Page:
I must be nuts. Here are my low-cost tips and sources for buying Cajun, Louisiana Creole and zydeco 78s, 45s, and 33s online. Leave a few for me, okay?
1. Don’t buy at auction if you can help it. There’s that’s the most important thing I have to say. People who sell through auction sites are in it to make money. I know because I’ve sold there, too.
2. The best bet is to buy in person. There are great used record stores all over the country, most in larger cities. In New Orleans, I go to the second floor of the Louisiana Music Factory, where all used recordings are displayed. In Ville Platte, LA, go to Floyd’s Record Shop. Why? You can see what you’re buying without relying on someone else’s grading system. And you may be able to haggle a bit, especially if purchasing several recordings. Talking to the people who work there can’t hurt; they know their stock best and can alert you to new stock.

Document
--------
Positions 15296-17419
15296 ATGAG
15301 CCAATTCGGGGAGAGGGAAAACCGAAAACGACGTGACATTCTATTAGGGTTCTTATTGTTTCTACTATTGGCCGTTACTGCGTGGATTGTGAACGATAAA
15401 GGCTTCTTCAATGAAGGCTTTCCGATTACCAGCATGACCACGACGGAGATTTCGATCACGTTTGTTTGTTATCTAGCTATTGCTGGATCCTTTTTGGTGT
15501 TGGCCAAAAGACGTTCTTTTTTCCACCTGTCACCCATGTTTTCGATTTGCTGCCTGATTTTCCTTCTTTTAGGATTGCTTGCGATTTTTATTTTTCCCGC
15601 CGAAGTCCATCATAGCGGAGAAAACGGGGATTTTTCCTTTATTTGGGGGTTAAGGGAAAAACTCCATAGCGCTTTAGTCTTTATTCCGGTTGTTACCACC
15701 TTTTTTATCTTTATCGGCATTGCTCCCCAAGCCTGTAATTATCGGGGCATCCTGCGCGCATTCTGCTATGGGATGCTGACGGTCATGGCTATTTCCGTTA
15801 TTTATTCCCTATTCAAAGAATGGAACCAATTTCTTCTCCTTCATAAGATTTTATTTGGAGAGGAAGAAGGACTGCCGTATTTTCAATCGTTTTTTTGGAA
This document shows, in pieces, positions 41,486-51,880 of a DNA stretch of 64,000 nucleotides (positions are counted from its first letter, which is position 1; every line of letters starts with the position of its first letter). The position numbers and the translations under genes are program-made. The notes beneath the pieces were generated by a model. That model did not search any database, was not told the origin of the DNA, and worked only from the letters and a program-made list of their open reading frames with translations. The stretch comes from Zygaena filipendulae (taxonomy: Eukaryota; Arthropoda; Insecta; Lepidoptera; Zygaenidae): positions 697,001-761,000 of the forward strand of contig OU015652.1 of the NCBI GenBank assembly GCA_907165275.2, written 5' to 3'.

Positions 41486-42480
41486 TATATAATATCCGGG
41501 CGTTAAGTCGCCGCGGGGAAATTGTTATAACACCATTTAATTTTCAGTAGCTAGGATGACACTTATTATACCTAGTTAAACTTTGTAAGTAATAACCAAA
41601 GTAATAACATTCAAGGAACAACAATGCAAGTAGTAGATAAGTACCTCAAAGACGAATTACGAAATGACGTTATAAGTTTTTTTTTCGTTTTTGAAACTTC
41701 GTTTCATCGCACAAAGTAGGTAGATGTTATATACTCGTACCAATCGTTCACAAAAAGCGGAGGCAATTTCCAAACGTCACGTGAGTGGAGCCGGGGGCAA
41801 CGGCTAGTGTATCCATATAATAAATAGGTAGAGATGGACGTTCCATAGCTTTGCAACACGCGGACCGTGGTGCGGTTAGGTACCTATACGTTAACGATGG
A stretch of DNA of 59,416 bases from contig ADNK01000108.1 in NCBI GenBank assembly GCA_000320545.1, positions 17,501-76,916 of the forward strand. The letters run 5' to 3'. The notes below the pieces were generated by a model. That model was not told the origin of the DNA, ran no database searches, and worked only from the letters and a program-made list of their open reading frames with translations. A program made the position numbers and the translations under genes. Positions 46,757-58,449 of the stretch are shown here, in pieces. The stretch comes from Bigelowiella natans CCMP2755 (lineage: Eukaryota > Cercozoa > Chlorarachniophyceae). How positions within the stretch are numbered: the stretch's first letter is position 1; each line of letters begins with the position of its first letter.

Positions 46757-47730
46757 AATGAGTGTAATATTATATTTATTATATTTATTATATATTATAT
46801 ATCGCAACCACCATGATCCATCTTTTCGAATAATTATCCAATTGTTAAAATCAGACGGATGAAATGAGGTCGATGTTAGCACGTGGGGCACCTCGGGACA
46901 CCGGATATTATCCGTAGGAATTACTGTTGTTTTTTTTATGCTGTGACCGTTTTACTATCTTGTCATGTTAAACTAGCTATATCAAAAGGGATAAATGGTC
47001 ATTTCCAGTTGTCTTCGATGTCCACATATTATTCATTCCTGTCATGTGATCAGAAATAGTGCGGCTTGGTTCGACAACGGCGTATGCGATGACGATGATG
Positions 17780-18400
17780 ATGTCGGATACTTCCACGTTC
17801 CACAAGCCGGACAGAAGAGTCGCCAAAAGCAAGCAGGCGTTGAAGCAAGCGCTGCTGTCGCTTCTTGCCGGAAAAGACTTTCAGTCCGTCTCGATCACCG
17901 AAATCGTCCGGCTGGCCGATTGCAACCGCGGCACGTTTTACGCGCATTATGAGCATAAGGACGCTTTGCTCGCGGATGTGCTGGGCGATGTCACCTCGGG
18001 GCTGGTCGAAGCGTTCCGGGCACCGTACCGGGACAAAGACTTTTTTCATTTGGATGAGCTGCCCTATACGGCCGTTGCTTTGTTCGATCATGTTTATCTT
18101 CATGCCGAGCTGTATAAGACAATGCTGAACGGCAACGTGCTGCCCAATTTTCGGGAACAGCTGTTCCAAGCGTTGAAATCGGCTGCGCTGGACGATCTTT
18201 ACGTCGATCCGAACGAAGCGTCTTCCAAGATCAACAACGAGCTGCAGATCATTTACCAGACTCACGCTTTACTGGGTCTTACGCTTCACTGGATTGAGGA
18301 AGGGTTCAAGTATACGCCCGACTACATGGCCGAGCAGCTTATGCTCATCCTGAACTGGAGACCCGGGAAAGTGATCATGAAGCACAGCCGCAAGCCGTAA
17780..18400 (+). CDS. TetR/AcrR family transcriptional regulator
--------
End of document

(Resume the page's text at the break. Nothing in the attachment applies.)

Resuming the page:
3. Buy online from the labels first. Floyd’s also sell used 45s online. When an auction site says that the seller has “recently acquired in Ville Platte,” that’s where they’ve been. The excellent California-based Arhoolie sells both 33s and 45s. In many cases these are new, sealed copies, in great shape.
4. Try the used music sources next. I’ve had pretty good experience with GEMM and Alibris. Dealers often set prices below what you pay at auction. And you can set up ‘agents’ or saved searches to find out when something you want comes on the market.
5. Finally, if you just can’t find what you need elsewhere, use the auction sites. You know them, the biggest one has a name like a body of water.
This is probably the only post I’ll ever make that will save you money. And consider giving or leaving them to the ULL Dupré Library’s Cajun and Creole Music Collection. That’s when you’ve enjoyed them enough.